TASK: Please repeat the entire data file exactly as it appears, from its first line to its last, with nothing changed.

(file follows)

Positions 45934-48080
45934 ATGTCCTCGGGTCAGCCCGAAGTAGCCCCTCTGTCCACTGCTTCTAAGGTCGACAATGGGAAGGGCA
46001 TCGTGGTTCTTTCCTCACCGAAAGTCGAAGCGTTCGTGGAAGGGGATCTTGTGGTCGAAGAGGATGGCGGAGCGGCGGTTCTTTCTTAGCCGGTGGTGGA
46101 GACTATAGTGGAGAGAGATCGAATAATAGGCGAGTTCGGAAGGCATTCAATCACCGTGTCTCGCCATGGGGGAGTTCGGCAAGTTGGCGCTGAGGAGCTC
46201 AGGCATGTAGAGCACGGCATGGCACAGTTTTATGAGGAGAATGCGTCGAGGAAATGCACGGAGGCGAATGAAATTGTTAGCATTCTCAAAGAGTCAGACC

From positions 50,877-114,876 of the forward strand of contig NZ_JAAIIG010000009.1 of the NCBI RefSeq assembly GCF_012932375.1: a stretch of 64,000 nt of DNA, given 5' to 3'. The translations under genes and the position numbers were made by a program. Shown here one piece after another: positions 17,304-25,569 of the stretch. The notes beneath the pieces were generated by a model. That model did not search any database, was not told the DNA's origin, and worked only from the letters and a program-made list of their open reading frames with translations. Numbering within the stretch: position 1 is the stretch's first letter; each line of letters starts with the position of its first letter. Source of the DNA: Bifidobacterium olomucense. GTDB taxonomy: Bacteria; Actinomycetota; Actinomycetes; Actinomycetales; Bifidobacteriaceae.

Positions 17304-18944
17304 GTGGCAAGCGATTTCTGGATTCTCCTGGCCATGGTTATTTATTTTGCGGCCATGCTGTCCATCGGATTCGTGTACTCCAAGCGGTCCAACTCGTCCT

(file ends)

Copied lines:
Positions 45934-48080
45934 ATGTCCTCGGGTCAGCCCGAAGTAGCCCCTCTGTCCACTGCTTCTAAGGTCGACAATGGGAAGGGCA
46001 TCGTGGTTCTTTCCTCACCGAAAGTCGAAGCGTTCGTGGAAGGGGATCTTGTGGTCGAAGAGGATGGCGGAGCGGCGGTTCTTTCTTAGCCGGTGGTGGA
46101 GACTATAGTGGAGAGAGATCGAATAATAGGCGAGTTCGGAAGGCATTCAATCACCGTGTCTCGCCATGGGGGAGTTCGGCAAGTTGGCGCTGAGGAGCTC
46201 AGGCATGTAGAGCACGGCATGGCACAGTTTTATGAGGAGAATGCGTCGAGGAAATGCACGGAGGCGAATGAAATTGTTAGCATTCTCAAAGAGTCAGACC

From positions 50,877-114,876 of the forward strand of contig NZ_JAAIIG010000009.1 of the NCBI RefSeq assembly GCF_012932375.1: a stretch of 64,000 nt of DNA, given 5' to 3'. The translations under genes and the position numbers were made by a program. Shown here one piece after another: positions 17,304-25,569 of the stretch. The notes beneath the pieces were generated by a model. That model did not search any database, was not told the DNA's origin, and worked only from the letters and a program-made list of their open reading frames with translations. Numbering within the stretch: position 1 is the stretch's first letter; each line of letters starts with the position of its first letter. Source of the DNA: Bifidobacterium olomucense. GTDB taxonomy: Bacteria; Actinomycetota; Actinomycetes; Actinomycetales; Bifidobacteriaceae.

Positions 17304-18944
17304 GTGGCAAGCGATTTCTGGATTCTCCTGGCCATGGTTATTTATTTTGCGGCCATGCTGTCCATCGGATTCGTGTACTCCAAGCGGTCCAACTCGTCCT